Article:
With rain, snow and the elements lashing down on the drawings over many centuries, it’s easy to see why so many of them are hard to decipher.

Mt Helan rock drawings

One of the clearer Helan Shan rock carving drawings. Image supplied by Mike Cairnduff.

I found myself having to use my imagination to understand the petroglyphs (rock carvings).

But if you’re a history buff, you’ll appreciate knowing that nomadic tribes produced over 6,000 engravings in the area between 3,000 and 10,000 years ago.

This predates the Western Xia dynasty, which ran from 1038 to 1227.

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Some of the figures and symbols consist of mysterious masked-like faces. The most famous and well-preserved is the Sun God, which is also one of the oldest petroglyphs in the area.

Although I can’t say I’m a huge fan of rock art, I still enjoyed my time on the mountain. It’s well signposted and for a few extra yuan you can catch a minibus part of the way up.

The gorge that cuts through the area (called Helankou) is pretty spectacular so there are plenty of Instagram-worthy photo opportunities along the way.

Helankou Gorge

Helankou Gorge is stunning. Image supplied by Mike Cairnduff.

Mount Helan Yinchuan

Mount Helan rises up from the flatness of Yinchuan. Image supplied by Mike Cairnduff.

Mt Helan Rock Art Park costs 70 yuan ($US10) including the minibus.

Suyukou National Forest Park

If you want to keep exploring the Helan Mountains, then make your way to Suyukou Forest Park (by car – there’s no public transport in the area).

I recommend taking the chairlift up the mountain and then walking over the suspension bridge. The views of the valley are bloody amazing.

Then, hike down the mountain if you want some exercise, which is exactly what I did!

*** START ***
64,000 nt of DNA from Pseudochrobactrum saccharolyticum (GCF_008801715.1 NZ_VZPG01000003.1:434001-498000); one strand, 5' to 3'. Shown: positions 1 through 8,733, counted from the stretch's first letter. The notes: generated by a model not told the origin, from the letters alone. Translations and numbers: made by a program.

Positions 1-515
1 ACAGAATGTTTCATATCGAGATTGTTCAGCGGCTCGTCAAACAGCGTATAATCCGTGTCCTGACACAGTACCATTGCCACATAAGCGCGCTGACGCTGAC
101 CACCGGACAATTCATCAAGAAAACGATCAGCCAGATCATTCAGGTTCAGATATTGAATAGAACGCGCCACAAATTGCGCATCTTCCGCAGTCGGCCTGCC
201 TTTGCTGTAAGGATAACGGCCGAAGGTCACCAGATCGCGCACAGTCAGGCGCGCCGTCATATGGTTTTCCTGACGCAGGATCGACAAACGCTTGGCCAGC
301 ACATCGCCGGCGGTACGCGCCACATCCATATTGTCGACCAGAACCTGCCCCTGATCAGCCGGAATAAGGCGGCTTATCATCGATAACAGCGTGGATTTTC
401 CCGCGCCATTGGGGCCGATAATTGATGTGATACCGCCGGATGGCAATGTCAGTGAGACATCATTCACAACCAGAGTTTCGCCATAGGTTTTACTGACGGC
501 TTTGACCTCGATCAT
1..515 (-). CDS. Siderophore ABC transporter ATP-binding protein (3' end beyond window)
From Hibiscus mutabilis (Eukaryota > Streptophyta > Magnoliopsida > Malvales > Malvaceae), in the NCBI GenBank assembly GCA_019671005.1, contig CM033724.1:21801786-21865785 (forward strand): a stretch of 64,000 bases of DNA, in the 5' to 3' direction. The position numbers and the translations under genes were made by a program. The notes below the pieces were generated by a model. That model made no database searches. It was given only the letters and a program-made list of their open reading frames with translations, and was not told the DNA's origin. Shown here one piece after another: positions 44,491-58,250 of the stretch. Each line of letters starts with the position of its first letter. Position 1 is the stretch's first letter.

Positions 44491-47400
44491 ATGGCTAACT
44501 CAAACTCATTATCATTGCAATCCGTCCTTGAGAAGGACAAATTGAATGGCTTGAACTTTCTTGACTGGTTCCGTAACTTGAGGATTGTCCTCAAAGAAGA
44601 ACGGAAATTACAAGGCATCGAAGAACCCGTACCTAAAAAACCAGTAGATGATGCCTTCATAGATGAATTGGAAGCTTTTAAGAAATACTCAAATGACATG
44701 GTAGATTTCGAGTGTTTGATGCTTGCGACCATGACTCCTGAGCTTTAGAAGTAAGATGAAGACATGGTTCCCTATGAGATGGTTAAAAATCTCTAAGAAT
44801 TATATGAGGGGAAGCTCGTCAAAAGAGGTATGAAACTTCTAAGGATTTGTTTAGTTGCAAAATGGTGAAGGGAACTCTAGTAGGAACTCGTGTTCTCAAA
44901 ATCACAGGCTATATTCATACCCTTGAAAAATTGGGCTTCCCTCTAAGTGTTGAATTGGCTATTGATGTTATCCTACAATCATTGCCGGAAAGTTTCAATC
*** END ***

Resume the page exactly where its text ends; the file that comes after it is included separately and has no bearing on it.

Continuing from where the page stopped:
Pedestrian suspension bridge in Helan Mountains

Walk across the suspension bridge for incredible views in every direction. Image supplied by Mike Cairnduff.

You could potentially squeeze the Xixia tombs and both the Helan Mountains rock painting and mountain hike in the same day. But it would be a very long day.

Suyukou Forest Park costs 70 yuan (US$10) which includes entry and shuttle bus. The chairlift and suspension bridge walk are optional add-ons.

3. Admire the ancient Drum Tower

Yinchuan Drum Tower

You can’t enter the drum tower but it’s still worth checking out. Image supplied by Mike Cairnduff.

  • Chinese name: 鼓楼 (Gǔlóu)
  • How to get there: Taxi or walk as it’s in the downtown area

This is in the older part of the city.

The budget hotel I’ve stayed at a couple of times (called Shenhua Hotel and highly recommended), is just down the road. Perfect!

Although you can’t enter or climb the Drum Tower, you can take photos from the outside of this Qing Dynasty structure (which is now in the middle of a busy roundabout).

Jade Emperor Pavilion

The nearby Jade Emperor Pavilion looks like the Drum Tower. Image supplied by Mike Cairnduff.

It’s easy to imagine what life would have been like back in the day, with the tower being the main focal point of the city.

I’ve been told there are a few days of the year when you can go inside the tower, but you’ll probably have to do what I did and admire it from afar.

A few minutes down the road is the Jade Emperor Pavilion (Yù Huáng Gé / 玉皇阁). It’s another lovely oriental structure built in the Qing Dynasty.

It too is located in the middle of a busy road, and if you blink, you would think it’s the Drum Tower.

4. Experience the craziness of Shui Dong Gou

For a funny experience, visiting Shui Dong Gou is one of the best things to do in Yinchuan

You could easily mistake the entrance to this crazy place for central America. Image supplied by Mike Cairnduff.

  • Chinese name: 水洞沟 (Shuǐ Dòng Gōu)
  • How to get there: 1 hour drive from downtown